Dealerships get paralyzed with information. Every day someone walks in and reminds them of some dashboard, report or KPI that they have forgotten about — so many simple reports, which, if used as intended, would increase their sales immediately. Often, these tools and reports are just a long road taking you back to the basics. Let’s face it — if the basics are not covered, then nothing else matters. Nothing else is going to work.
No communication method or outreach method is more basic than the phone, and no other tool affects every single employee like the phones do. Despite the seemingly obvious value of customer calls, dealership team members fail to maximize the possibilities of these calls every single day.
Why do we fail on the phones?
The average dealership receives approximately 10 hours of phone calls every single day. The sheer volume makes it easy to miss a call — or even several — each day. Even if you had time to listen to some of those calls, you still need a way to document them, to report on the wins or losses, to celebrate those who excel and to train those who need it.
As dealers, you have likely tried phone scripts, training videos, role-playing and even shadowing on the phones. Then, you turn your staff loose again, and a month later, you are back to the same behaviors you once had. Add turnover, role changes and ever-shifting priorities to this and you now have a very long list of priorities that need your attention. Ultimately, you fail because you do not commit the right resources or provide a clear definition of what success will look like.
If the sales call does not connect, nothing else will work.
Dealerships spend tens of thousands of dollars each month to drive business to stores through leads and calls. Sales team members send hundreds of emails to leads in an effort to get customers on the phone. If you can get them on the phone, you have a good chance of getting them in the showroom and a much higher chance of closing with face-to-face interaction.
The real challenge is this: 38% of those calls will not connect. Imagine putting in all that effort, only to have those investments wasted. Often the dealer has no idea this loss is taking place. Even if your team provides a mediocre experience on the phone, two out of five calls will end without them even having a chance to step up to the plate, much less swing the bat. Think of it simply. Customers today have a high level of urgency to complete tasks with a very low threshold for pain or inconvenience. If you aren’t making it easy, you’re likely missing out on a sale.
How does this affect sales?
Almost every dealer uses a sales process that involves the steps from lead generation to close. Phone success has a similar path with KPIs that lead to a sale, making the process of measuring success easier.
A call must connect. That means it has to ring in the dealership successfully and be answered by the staff, either with an interactive voice response (IVR) (press one for service…) or a real person. Many, many, many dealers are surprised how many of their phone lines do not pass a basic connection test. Configurations change, people leave and processes stop working. Customers do not understand how that affects your ability to attend to their needs. They just feel slighted.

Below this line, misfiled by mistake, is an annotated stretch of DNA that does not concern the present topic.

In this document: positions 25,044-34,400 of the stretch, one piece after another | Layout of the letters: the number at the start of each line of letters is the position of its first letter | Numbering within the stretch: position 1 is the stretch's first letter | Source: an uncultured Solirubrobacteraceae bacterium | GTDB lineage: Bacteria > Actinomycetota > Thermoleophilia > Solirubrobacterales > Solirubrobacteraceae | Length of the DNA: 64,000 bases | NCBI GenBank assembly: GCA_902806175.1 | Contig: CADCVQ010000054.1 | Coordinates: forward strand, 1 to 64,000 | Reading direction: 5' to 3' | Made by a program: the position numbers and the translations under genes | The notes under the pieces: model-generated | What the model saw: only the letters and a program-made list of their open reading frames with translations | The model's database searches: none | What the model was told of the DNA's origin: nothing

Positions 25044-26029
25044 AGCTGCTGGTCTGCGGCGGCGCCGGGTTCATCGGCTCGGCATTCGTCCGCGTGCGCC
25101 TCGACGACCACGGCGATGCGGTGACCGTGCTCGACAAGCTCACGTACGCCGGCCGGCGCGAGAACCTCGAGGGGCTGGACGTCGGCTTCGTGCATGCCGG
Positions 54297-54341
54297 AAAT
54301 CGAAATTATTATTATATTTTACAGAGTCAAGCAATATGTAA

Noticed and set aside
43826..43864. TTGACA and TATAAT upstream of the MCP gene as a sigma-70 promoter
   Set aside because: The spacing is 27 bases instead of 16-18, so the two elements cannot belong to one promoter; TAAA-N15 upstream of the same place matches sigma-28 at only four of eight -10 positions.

Calls need to be routed to the right place. Customers call for a reason, and if they are consistently routed and re-routed or sent to voicemail, never to receive an appropriate answer, that’s going to cause a loss of faith in your dealership. Again, 38% will not make it to an actual person.
Once the call is connected, you need to be able to assess the difference between all calls and opportunity calls. If someone is calling to check on title work, that person might ask for sales. That does not make it a sales opportunity call. If a caller is asking for the price of a service, that’s an opportunity call. Separating these relieves training and measurement pain points that can derail a perfectly good plan.
For the sake of brevity, let’s assume your store is average at asking for appointments and that you are able to set appointments and overcome objections so the appointments will show. Additionally, let’s assume that the in-store sales process allows for an average experience when they are showing for appointments. If you just answer the phone more consistently, without changing anything else, you will see a boost in numbers just by finding the technology problems and correcting them.
How does this affect repair order (RO) closure?
Service calls can be measured similarly. Think about how many times you have walked in the service drive and heard the phone ringing while the adviser is in the back of the shop or just typing diligently on the computer. The problem there is often much larger than 38% of calls not connecting.
The steps to the call are very similar from a KPI perspective, and that allows for simplicity in understanding. What is different is the purpose of the calls. Most service department calls have one of three purposes:
• Status check
• Vehicle concern
• Request for appointment.
That means that two out of three of the above purposes are opportunities to drive an appointment. As a result, service calls have a higher call-to-revenue generation percentage despite the per-transaction value being lower than with sales calls.
If we compare average connectivity in service to the same improvement level, the net effect is so much higher in service than even in sales. This all relates to the customer’s intentions for calling. Service customers are also 28% less likely to call you back (except on status checks) if their calls do not connect, as opposed to sales calls. So, the service call greatly impacts retention as well.
Just going from an average of answering three out of four calls, you see an 18% increase in closed ROs!